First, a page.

Norfolk’s “world-class environment” faces fundamental change, conference told
Archant © 2010
Norfolk’s “world-class environment” faces a period of fundamental change which will demand closer industry and nature partnerships, and a “brutal focus” on the profits of farming businesses, a conference heard.
Senior representatives from agriculture, wildlife, tourism and pubic sector bodies gathered at the King’s Centre in Norwich to discuss the implications of the government’s 25-year environment plan.
Hosted by the Norfolk Rural Strategy Steering Group, the event aimed to establish a new partnership to develop a local environment plan for Norfolk and Suffolk, which could become a vital tool in prioritising initiatives and securing future funding.
Speakers from organisations including Defra, the Broads Authority, Norfolk Wildlife Trust, the University of East Anglia and the National Farmers’ Union (NFU) explained the work already under way to reduce farming pollution and biodiversity loss, and balance the demands of industry and nature amid the challenges of climate change, limited water resources and post-Brexit funding uncertainties.
Pamela Abbott, chief executive of the Norfolk Wildlife Trust, was among the conservationists keen to work more closely with farmers to protect the county’s “awesome biodiversity”, including more than 400 species of birds, globally important habitats and 166 Sites of Special Scientific Interest.
“We already work with the usual suspects – the other NGOs and statutory bodies with a particular focus on biodiversity – but we want to work more with land managers, with farmers, and we want to work across all sectors for the benefit nature and biodiversity,” she said. “I think this is the beginning of a really exciting and hopefully fruitful conversation that we are having today.
“We know that agriculture, globally, drives a lot of biodiversity loss. I suspect it drives a bit less biodiversity loss here in Norfolk than it does globally, but it is the main driver and it can use a huge amount of water in doing that so I think we have some choices to make around some of our really special sites.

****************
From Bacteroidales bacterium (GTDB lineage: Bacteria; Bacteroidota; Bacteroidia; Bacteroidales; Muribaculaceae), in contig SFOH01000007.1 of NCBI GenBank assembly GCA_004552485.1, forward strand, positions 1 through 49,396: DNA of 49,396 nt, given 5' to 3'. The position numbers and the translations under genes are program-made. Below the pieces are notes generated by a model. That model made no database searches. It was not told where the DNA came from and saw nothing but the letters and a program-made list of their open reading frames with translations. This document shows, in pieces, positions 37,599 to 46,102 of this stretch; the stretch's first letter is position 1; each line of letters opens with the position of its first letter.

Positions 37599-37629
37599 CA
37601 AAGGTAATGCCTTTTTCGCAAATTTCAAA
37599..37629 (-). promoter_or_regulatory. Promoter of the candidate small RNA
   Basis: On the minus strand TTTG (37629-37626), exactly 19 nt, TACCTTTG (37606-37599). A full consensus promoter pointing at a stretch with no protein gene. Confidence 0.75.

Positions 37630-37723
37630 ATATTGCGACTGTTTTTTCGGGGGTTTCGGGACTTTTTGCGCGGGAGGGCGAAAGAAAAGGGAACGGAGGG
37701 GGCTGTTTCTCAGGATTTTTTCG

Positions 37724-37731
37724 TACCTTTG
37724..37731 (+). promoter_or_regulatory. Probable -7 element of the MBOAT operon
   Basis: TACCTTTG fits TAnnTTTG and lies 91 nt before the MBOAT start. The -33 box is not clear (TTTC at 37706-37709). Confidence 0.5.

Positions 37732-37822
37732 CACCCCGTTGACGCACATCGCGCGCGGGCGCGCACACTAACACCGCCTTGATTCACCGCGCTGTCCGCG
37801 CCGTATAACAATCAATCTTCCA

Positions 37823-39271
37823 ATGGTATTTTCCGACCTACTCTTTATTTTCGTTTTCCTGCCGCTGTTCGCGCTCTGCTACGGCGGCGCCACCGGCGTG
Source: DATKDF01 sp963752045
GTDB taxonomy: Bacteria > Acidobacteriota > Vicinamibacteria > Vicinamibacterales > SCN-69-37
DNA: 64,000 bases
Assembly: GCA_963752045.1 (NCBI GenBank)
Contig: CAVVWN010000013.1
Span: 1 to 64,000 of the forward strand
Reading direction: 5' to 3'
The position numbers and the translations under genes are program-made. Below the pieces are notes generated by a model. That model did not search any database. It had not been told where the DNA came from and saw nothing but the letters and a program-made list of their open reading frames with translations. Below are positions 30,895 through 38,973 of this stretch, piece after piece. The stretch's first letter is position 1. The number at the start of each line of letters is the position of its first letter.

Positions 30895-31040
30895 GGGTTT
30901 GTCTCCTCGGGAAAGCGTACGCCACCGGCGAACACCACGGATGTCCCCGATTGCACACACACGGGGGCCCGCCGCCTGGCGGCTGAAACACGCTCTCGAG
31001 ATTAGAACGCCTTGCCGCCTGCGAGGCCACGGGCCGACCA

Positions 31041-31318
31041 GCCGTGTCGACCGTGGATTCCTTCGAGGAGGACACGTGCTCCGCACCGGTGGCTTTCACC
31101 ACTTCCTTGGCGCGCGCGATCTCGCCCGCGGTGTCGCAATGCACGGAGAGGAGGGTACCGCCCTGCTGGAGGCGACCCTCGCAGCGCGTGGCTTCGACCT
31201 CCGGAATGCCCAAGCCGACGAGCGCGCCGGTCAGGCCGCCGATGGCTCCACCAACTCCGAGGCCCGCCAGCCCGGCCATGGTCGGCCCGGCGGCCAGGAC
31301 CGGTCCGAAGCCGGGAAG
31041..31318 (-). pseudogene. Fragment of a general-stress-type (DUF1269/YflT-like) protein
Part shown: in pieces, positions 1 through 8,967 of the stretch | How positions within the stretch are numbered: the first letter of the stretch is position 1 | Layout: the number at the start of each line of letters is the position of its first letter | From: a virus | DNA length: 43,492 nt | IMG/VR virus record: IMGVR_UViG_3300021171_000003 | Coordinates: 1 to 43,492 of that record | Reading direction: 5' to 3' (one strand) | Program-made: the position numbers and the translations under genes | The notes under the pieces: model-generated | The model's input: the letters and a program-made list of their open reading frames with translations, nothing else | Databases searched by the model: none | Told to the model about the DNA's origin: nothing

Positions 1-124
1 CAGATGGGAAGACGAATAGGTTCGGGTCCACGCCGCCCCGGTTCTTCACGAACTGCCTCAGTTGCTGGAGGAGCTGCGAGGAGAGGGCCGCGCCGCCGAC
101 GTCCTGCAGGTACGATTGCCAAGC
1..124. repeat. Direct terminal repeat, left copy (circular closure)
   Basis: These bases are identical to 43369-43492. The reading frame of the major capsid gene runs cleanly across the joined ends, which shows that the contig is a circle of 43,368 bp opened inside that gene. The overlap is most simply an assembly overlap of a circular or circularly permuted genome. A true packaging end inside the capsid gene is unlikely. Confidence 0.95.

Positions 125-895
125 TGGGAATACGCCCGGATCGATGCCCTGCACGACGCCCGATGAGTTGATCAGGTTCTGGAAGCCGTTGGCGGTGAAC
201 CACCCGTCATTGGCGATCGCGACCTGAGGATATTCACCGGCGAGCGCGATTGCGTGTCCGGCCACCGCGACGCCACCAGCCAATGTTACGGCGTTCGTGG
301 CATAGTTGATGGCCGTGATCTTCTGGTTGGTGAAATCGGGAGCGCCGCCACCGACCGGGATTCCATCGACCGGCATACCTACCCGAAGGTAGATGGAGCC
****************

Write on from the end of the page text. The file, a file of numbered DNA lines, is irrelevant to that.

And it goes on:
“We need to have some balance and we need to work with the agriculture sector so if you are near some of those special places, how can we work with you to make sure that your farming still makes the food we need, and still makes the profit that you need, but actually saves the environment and some of the cost of looking after your soil and your pollinators.
“We want to work on nature-based solutions and we want to work with nature-friendly farming and we want to see where we can build people into communities and businesses where they can contribute to saving and benefiting from Norfolk’s awesome biodiversity.”
Rob Wise, environment adviser for NFU East Anglia, said farmers were “up for the challenge” of protecting the environment within a profitable farmed landscape, and reminded the audience that renowned wildlife areas such as the Broads and the Brecks were man-made, resulting from the management of the land.
“People need to work with the landscape so we can all eat and live and make a living,” he said. “Someone asked earlier whether farmers are up for the challenge of the ‘fourth crop’ in terms of the environment. Well, farmers are up for the challenge of any crop that can help them make a living and help them protect landscapes and the environment.”
FARMING’S ECONOMIC CHALLENGE
The stark economic challenges facing Norfolk farmers was outlined by Charles Whitaker, a managing partner of agri-business consultancy Brown and Co in Norwich.
He said the phasing out of the EU’s “basic payment” subsidies after Brexit – to be replaced with new Environmental Land Management Schemes (ELMS) under the emerging domestic Agriculture Bill – could lead to an erosion of profit margins and land values.
“I cannot stress enough that major strategic decision-making is needed from all landowners, because if we lose support from the basic payment and we don’t get that plugged in the same level from ELMS – and I can’t see we will on a farm by farm basis – the fundamentals of most farm businesses is going to change dramatically,” he said.
“There is an urgent need for a brutal focus on net profits from many land types and existing land uses. Land types that can’t yield over-average levels of production performance are going to have a negative or zero operating return and land users will wake up and smell the coffee and decide they cannot do this any more, it has got to change. So now is the time to make those changes.”
The conference was opened by Andrew Proctor, leader of Norfolk County Council, who said he expected the government to look for regional plans from Local Enterprise Partnership (LEP) areas to feed into its 25-year environment plan – which, in the case of the New Anglia LEP area, would mean a response incorporating Norfolk and Suffolk.
Defra policy adviser Adam Stewart said the department hoped to deliver its green goals through “Local Natural Capital Plans”, bringing together regional stakeholders to find the best plan to protect and maximise natural assets in their area.
• For more from the Norfolk: A World-Class Environment conference, see Saturday’s EDP Farm and Country Pages.